Analyze Root Cause

Recurring outages and major incidents are horror stories for IT organizations. One of the crucial and most important steps towards preventing such occurrences is to focus on root-cause analysis of the failure in order to not only resolve the incident but to head off a recurrence, especially early on in the troubleshooting phase of the incident. 

After a major incident, as part of the Major Incident Review, root cause analysis needs to be carried out to properly understand what caused the incident and, more importantly, how to prevent it from happening again. To get to the bottom of the matter, you need to focus on the most granular level of configuration parameters, drilling deep and uncovering the most minute mis-configurations, often the root cause of high impact environment incidents.

Analyzing Differences

When you have the situation of a working server and a non-functioning server, you can analyze to isolate the change. This may have been caused by an undocumented change that was introduced to the server environment. By analyzing and comparing working and non-working environments, you can identify if a change wasn't captured, boosting the incident resolution process.

By leveraging analytics, you can accelerate incident resolution by analyzing validated configuration that always worked, with the current situation, you can see the differences between the problematic environment and a "golden baseline" of the working configuration, and identify discrepancies that could be the root-cause of the incident.

Auditing the Problem

Ensuring compliance to corporate governance is critical for smooth functioning of the organization. Audits provide key feedback for process improvement, since you can monitor history and see what worked, was effective and what wasn't. This can prevent you from going in circles and trying the same things over and over. Without this, you'll often end up repeating the troubleshooting steps , costing you more time in the end. By analyzing configuration changes, you can carry out audits to meet compliance requirements.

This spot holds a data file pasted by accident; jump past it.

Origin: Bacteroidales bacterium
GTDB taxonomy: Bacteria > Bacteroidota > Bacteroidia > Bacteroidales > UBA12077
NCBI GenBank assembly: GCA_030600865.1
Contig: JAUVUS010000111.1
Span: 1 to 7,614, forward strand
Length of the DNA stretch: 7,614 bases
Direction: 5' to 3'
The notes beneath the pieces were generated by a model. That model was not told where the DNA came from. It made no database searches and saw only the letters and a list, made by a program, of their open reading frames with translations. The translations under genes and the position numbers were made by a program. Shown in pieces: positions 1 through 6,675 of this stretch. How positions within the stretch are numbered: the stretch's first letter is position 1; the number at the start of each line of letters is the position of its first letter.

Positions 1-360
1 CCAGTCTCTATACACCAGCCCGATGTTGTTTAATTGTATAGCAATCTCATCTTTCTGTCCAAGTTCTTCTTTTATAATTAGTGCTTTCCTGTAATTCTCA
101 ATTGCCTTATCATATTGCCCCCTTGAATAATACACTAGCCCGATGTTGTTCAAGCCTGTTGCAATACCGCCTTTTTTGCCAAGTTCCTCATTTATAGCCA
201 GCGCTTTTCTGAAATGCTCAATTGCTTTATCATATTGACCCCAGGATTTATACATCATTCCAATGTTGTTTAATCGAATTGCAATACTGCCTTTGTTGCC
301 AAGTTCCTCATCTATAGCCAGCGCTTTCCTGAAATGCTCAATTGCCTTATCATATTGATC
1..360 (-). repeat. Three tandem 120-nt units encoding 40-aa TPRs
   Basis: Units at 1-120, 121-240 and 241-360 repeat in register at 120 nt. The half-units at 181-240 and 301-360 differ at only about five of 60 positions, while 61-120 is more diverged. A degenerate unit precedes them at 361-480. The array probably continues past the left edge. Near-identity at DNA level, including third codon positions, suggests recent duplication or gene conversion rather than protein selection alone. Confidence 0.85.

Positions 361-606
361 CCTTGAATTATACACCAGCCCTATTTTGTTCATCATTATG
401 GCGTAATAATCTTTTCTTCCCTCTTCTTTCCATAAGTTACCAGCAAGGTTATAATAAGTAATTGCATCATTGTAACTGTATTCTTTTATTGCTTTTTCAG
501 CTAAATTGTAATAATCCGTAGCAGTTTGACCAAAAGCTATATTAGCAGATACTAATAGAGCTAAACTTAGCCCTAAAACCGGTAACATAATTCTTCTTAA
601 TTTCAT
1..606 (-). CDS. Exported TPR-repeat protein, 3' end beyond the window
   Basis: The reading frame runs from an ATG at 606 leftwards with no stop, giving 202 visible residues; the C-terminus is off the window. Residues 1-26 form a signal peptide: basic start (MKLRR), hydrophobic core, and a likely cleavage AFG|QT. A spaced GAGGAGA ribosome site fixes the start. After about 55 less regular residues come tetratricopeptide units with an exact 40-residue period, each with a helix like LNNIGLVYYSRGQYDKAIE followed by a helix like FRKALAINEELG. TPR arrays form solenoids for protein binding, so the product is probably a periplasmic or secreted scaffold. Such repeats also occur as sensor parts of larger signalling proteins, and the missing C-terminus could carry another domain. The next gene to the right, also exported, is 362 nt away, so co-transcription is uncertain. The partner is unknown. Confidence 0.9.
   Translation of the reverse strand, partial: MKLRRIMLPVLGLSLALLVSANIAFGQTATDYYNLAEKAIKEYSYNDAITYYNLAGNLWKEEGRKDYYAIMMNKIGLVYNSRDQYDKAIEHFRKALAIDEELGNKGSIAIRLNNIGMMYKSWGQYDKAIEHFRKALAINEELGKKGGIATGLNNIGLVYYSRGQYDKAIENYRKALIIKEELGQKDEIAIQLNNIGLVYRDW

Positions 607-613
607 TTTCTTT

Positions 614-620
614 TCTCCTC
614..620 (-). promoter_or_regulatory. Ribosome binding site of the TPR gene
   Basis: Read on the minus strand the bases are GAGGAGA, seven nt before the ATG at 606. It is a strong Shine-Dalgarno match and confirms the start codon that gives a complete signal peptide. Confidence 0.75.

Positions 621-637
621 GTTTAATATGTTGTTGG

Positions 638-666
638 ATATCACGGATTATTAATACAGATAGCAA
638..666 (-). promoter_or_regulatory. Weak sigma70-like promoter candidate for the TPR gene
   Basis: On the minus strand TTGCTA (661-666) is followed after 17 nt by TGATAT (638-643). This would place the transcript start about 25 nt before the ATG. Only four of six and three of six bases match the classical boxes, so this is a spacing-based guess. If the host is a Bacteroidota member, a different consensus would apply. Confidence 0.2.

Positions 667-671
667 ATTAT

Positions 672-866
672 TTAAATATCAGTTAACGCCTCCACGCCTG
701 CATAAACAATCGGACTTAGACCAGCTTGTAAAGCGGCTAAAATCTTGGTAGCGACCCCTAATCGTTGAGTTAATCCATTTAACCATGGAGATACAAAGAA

Grow and Share Knowledge

Environments include thousands of configuration parameters that impact environment stability. If not made actionable this abundance of data is just noise for IT Operations Teams. 

So how do you turn piles of configuration parameters into actionable information?

You need to enrich your configuration knowledge base and add your in-house expertise by defining the criticality and significance of relevant configuration parameters and identified changes, and what is the potential impact of those changes for your applications.

Some very complex applications require IT operations to set tens of thousands of parameters. The frequency of change is so great that it can result in chaotic modifications. As we outlined here, training and change management solutions must be used, at a fine level of granularity that provides both control and validation of configuration parameters, and detecting unauthorized changes before they impact production.

Your Turn
How are you getting to the root cause of incidents?

About the Author
Martin Perlin